I actually had a gripe about this, though. The text is easy to understand, especially as to who is speaking(color coded with a chat bubble arrow style thing going on), but the text is always in the bottom center of the screen and the characters faces are quite a bit higher than that. Perhaps it’s because I went through the novel in fullscreen, but I found myself rewinding often to catch the expressions. What I ended up doing eventually was keeping my eyes on the two characters first whenever I moved on(which entails hitting a mouse button or enter on your keyboard) and reading their dialogue after, but this was still a little awkward to me. I’m used to reading subtitles in anime, but for some reason it’s easier to catch both the reading parts and the action parts in those, at least for me.
Aside from that, I loved it. The story had some really interesting sequences. It’s not a high action story by any means, but there is action in it, along with drama and emotion. The characters are somewhat stereotypical, in that Fiend is an attractive demon girl who is somewhat tsundere and Person is a young, naïve boy who’s got to prove himself and tries to act like he’s not scared of anything, but I enjoyed that aspect. Both characters are different enough from the norm that I didn’t find them cliché in a bad way.
I think the best part of the story comes at the end, with the reader allowed to consider the events before, the lines said, and what they think might’ve happened. The story eludes to more and shows off this interesting, lush background for the characters, but much of it is never flat out stated.
*SPOILERS* At one point, Fiend goes into details about what she’s done, both good and bad, and then says that none of that is the reason why she’s trapped in the circle. I don’t know if my thoughts are in line with the author here, but at one point Fiend mentions tearing down an olive tree that grew upon a grave she dug for a human girl she loved. The olive tree was “ugly,” she says, and so she tore it down but didn’t want to destroy the roots for fear of disrupting the human girl’s grave. When she came back again at a later time, the tree had regrown, uglier than before. I think this might be the reason for Fiend’s punishment, though as it’s never said this is just theorycrafting by me.</span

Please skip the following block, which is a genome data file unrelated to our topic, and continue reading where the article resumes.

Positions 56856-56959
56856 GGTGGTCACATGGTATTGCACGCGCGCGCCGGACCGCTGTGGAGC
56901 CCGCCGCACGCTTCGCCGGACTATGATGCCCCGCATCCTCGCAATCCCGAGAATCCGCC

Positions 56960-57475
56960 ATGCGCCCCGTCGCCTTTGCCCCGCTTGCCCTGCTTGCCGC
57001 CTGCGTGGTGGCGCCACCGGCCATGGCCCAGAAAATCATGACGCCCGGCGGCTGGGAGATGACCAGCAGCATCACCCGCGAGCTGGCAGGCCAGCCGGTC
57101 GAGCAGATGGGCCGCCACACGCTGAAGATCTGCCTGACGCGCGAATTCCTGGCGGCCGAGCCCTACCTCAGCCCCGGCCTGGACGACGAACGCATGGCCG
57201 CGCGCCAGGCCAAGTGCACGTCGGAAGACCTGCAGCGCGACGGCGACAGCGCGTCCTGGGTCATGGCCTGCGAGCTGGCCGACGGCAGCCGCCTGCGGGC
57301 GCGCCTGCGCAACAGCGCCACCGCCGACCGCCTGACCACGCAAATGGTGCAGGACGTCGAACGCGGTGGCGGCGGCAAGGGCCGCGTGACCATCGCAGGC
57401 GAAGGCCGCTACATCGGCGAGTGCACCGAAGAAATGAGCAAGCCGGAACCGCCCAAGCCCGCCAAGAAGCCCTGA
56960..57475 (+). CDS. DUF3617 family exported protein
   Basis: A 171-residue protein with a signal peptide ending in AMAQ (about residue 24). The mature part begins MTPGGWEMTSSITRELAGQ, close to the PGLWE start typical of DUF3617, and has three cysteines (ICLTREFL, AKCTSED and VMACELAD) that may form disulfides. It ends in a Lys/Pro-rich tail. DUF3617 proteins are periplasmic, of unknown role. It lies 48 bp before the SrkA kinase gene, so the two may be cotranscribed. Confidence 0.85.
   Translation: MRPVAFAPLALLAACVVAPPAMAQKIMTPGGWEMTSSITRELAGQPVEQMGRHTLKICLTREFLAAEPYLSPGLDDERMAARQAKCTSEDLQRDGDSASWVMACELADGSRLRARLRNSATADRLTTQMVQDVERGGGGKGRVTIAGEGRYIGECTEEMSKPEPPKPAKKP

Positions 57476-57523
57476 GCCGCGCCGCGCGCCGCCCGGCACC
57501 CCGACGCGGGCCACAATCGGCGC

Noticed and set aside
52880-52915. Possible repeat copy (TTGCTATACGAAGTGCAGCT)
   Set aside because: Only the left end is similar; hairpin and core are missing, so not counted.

*MORE SPOILERS* Another reason I believe this is that at the end, in his quest to free fiend, Person brings back an olive sapling to plant in her place so something will be there(to leave the circle someone has to take her place, and Person theorizes that maybe it just has to be something alive instead of an actual person). Fiend seems surprised at his choice of tree and Person shrugs it off as her thinking of it as irony or a taunt against her, but he assures her it’s because olive trees are sturdy and if anything can grow in the circle, it’s this(another bit about fiends in this world, they sap up the life energy of the land they stand upon, which isn’t so bad except that if they stay in one place for a long period of time the land becomes barren).
Juniper’s Knot isn’t very long. I read/”played” through it in less than two hours. It’s still very deep and interesting, though. If you’re into psychological/emotional stories with interesting characters that grow a little along the way and have intriguing backstories, then you’d probably like this kinetic novel. It offers quite a lot for what it is. It’s also free and independently made, so that was great incentive for me. Seeing as my serial story goes along the same lines, I thought it’d be fun to check it out and put up a review.
Saying all of that, on a scale of 1-10, I’d definitely give Juniper’s Knot a 9. I might be biased, but it really worked for me and hit all of the points that I enjoy in a story. The art was completely in the styles I enjoy, the story was interesting and easy to read, and the loose ends it left open to make me think were all very entertaining to me. I enjoyed the music and sound effects too, though I honestly can’t remember a great deal about them because the story captivated me so much. Perhaps others might rate it a little lower, but I still feel, regardless of your inclinations, if you’re willing to give it a try then you’ll be pleasantly surprised with how good Juniper’s Knot is.
And here are the promised links: